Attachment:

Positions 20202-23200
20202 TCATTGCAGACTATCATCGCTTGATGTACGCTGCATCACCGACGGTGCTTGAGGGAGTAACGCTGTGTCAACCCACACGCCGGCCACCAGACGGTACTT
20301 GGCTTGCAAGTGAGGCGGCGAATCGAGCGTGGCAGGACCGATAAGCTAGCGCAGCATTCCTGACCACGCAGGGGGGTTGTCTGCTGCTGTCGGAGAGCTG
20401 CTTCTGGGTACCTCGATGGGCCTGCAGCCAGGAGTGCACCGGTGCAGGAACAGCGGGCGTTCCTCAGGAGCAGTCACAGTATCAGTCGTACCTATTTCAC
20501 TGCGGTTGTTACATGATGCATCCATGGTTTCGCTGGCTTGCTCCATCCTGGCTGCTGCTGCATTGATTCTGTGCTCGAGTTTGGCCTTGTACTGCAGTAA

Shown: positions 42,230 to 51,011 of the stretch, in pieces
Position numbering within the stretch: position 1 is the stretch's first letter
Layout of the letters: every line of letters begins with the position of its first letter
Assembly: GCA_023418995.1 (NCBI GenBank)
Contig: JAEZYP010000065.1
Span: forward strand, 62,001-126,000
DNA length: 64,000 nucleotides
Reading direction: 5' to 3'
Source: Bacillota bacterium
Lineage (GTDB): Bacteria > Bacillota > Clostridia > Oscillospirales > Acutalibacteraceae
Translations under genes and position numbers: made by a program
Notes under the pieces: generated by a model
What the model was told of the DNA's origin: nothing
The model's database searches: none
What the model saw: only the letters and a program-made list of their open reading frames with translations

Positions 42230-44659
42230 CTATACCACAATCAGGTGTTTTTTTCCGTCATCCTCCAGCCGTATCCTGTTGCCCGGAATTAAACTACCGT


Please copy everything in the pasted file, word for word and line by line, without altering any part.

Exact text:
Positions 20202-23200
20202 TCATTGCAGACTATCATCGCTTGATGTACGCTGCATCACCGACGGTGCTTGAGGGAGTAACGCTGTGTCAACCCACACGCCGGCCACCAGACGGTACTT
20301 GGCTTGCAAGTGAGGCGGCGAATCGAGCGTGGCAGGACCGATAAGCTAGCGCAGCATTCCTGACCACGCAGGGGGGTTGTCTGCTGCTGTCGGAGAGCTG
20401 CTTCTGGGTACCTCGATGGGCCTGCAGCCAGGAGTGCACCGGTGCAGGAACAGCGGGCGTTCCTCAGGAGCAGTCACAGTATCAGTCGTACCTATTTCAC
20501 TGCGGTTGTTACATGATGCATCCATGGTTTCGCTGGCTTGCTCCATCCTGGCTGCTGCTGCATTGATTCTGTGCTCGAGTTTGGCCTTGTACTGCAGTAA

Shown: positions 42,230 to 51,011 of the stretch, in pieces
Position numbering within the stretch: position 1 is the stretch's first letter
Layout of the letters: every line of letters begins with the position of its first letter
Assembly: GCA_023418995.1 (NCBI GenBank)
Contig: JAEZYP010000065.1
Span: forward strand, 62,001-126,000
DNA length: 64,000 nucleotides
Reading direction: 5' to 3'
Source: Bacillota bacterium
Lineage (GTDB): Bacteria > Bacillota > Clostridia > Oscillospirales > Acutalibacteraceae
Translations under genes and position numbers: made by a program
Notes under the pieces: generated by a model
What the model was told of the DNA's origin: nothing
The model's database searches: none
What the model saw: only the letters and a program-made list of their open reading frames with translations

Positions 42230-44659
42230 CTATACCACAATCAGGTGTTTTTTTCCGTCATCCTCCAGCCGTATCCTGTTGCCCGGAATTAAACTACCGT